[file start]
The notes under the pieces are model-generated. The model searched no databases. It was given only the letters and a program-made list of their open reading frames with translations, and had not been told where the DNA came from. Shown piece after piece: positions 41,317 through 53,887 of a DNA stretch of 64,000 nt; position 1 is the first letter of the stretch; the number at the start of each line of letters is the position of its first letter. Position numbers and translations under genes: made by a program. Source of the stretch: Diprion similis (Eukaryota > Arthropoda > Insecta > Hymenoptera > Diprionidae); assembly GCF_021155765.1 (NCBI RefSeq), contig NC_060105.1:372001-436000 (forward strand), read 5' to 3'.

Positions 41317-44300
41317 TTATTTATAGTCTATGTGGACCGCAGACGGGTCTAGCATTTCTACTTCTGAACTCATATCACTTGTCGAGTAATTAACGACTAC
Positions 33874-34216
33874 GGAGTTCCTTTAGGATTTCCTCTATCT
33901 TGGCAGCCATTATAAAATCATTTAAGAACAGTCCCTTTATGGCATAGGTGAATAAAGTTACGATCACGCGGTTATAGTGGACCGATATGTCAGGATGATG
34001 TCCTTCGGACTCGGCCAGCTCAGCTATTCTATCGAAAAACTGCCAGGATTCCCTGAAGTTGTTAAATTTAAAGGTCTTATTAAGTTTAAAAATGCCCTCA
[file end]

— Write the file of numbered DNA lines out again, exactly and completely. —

The notes under the pieces are model-generated. The model searched no databases. It was given only the letters and a program-made list of their open reading frames with translations, and had not been told where the DNA came from. Shown piece after piece: positions 41,317 through 53,887 of a DNA stretch of 64,000 nt; position 1 is the first letter of the stretch; the number at the start of each line of letters is the position of its first letter. Position numbers and translations under genes: made by a program. Source of the stretch: Diprion similis (Eukaryota > Arthropoda > Insecta > Hymenoptera > Diprionidae); assembly GCF_021155765.1 (NCBI RefSeq), contig NC_060105.1:372001-436000 (forward strand), read 5' to 3'.

Positions 41317-44300
41317 TTATTTATAGTCTATGTGGACCGCAGACGGGTCTAGCATTTCTACTTCTGAACTCATATCACTTGTCGAGTAATTAACGACTAC
Positions 33874-34216
33874 GGAGTTCCTTTAGGATTTCCTCTATCT
33901 TGGCAGCCATTATAAAATCATTTAAGAACAGTCCCTTTATGGCATAGGTGAATAAAGTTACGATCACGCGGTTATAGTGGACCGATATGTCAGGATGATG
34001 TCCTTCGGACTCGGCCAGCTCAGCTATTCTATCGAAAAACTGCCAGGATTCCCTGAAGTTGTTAAATTTAAAGGTCTTATTAAGTTTAAAAATGCCCTCA